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Re: [css-syntax] <an+b> grammar

From: Simon Sapin <simon.sapin@exyr.org>
Date: Mon, 27 May 2013 19:21:19 +0800
Message-ID: <51A341AF.2050002@exyr.org>
To: "Tab Atkins Jr." <jackalmage@gmail.com>
CC: "L. David Baron" <dbaron@dbaron.org>, Zack Weinberg <zackw@panix.com>, www-style list <www-style@w3.org>
Le 23/05/2013 00:32, Tab Atkins Jr. a écrit :
> The WG's preliminary conclusion is that consistency is good, so we
> should tweak the grammar to also allow whitespace in the "- n" case as
> well.  I can accept that (it's one more clause).  Thoughts?

If we allow whitespace between a sign and a bare "n", for consistency we 
should also allow whitespace between a sign and a signless A, which the 
grammar in the current ED does not seem to allow. For example:

- 2n
+ 3n+1


**Or,** just keep the Selectors 3 behavior and not allow whitespace 
between A (or n when A = ±1 is implied) and its sign. It is annoying to 
spec, but still doable. I still don’t see why this is a problem to begin 
with.

Le 15/05/2013 07:26, Tab Atkins Jr. a écrit :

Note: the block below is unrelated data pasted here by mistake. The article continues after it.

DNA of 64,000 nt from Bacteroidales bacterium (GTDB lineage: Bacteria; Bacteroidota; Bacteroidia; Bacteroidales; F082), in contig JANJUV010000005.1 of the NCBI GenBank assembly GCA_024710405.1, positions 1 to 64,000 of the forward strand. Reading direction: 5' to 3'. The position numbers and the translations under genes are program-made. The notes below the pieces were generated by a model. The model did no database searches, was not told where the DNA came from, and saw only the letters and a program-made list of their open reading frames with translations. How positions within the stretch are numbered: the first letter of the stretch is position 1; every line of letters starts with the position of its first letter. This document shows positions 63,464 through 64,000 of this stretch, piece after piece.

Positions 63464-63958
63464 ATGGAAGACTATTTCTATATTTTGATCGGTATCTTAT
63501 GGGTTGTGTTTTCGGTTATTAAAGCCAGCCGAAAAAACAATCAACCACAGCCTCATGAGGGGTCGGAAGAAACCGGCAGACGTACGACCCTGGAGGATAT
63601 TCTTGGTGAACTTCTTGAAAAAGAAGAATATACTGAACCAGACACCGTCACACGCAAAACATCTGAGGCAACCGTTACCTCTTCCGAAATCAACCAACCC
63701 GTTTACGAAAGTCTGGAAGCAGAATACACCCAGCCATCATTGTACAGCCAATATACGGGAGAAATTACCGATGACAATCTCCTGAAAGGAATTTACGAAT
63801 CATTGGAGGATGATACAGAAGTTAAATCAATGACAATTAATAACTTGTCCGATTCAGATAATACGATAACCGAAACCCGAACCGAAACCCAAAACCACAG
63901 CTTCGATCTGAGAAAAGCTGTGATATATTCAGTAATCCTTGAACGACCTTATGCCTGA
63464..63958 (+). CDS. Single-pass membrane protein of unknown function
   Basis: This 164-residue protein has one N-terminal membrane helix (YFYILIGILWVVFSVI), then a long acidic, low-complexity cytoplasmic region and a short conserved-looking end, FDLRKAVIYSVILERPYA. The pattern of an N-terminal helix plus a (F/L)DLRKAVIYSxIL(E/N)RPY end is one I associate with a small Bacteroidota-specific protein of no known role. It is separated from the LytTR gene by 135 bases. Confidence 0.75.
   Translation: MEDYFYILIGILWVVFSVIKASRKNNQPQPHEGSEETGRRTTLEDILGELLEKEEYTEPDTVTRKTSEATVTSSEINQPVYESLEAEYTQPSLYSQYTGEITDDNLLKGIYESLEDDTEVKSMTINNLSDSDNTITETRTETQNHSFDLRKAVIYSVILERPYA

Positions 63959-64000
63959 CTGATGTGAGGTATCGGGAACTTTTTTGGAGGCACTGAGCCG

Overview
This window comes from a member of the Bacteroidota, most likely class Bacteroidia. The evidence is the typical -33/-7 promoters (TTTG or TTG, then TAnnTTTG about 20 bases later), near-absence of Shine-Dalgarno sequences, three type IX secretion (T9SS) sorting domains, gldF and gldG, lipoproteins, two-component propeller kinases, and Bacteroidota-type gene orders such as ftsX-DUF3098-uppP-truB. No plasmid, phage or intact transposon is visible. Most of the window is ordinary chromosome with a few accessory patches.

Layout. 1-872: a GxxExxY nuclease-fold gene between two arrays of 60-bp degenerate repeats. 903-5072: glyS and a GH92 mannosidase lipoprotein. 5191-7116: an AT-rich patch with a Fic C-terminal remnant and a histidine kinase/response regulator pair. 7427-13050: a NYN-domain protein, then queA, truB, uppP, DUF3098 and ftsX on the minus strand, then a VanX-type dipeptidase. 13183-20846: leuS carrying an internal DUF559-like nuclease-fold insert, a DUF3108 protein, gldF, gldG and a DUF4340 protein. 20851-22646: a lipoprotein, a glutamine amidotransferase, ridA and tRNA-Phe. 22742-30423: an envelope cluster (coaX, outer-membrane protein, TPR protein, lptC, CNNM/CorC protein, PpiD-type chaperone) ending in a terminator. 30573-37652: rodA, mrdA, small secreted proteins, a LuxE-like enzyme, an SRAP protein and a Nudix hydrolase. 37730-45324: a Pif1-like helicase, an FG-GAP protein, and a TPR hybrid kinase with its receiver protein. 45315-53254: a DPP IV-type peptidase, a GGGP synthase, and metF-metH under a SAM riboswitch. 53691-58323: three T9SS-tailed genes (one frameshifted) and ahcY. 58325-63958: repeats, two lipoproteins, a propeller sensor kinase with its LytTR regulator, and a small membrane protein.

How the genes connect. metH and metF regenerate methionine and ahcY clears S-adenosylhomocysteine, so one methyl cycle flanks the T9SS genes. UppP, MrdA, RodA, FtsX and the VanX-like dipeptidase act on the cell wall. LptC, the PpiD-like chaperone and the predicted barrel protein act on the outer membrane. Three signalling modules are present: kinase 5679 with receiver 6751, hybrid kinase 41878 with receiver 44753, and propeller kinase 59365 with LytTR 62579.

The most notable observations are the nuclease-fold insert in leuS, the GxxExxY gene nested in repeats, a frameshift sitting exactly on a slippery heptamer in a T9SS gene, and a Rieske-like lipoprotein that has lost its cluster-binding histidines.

> calc(), @supports, etc. only care about whitespace to force you into
> unambiguous situations in some cases.  There's not really a *reason*
> to force it - it's perfectly fine to just say that calc is "<number>
> <sign> <number>" or whatever, and then have a non-normative note that
> recommends whitespace around + and - signs to avoid them being eaten
> by the token on either side.  Same with @supports and avoiding
> "(foo)and(bar)" because it parses as an and() function - you should be
> able to say "(foo)and/**/(bar)" and have it work fine, as it tokenizes
> correctly.

Yes it *would* have been fine (that is, well-defined) that way, but 
that’s not what we resolved on. In both cases, the spec now requires an 
actual whitespace token.

My point is that because of calc(), an implementation already can not 
actively remove whitespace tokens early from declaration values. <an+b> 
as in Selectors 3 imposes no more whitespace-related constraints on 
implementations that calc() already does.


Cheers,
-- 
Simon Sapin
Received on Monday, 27 May 2013 11:21:59 UTC

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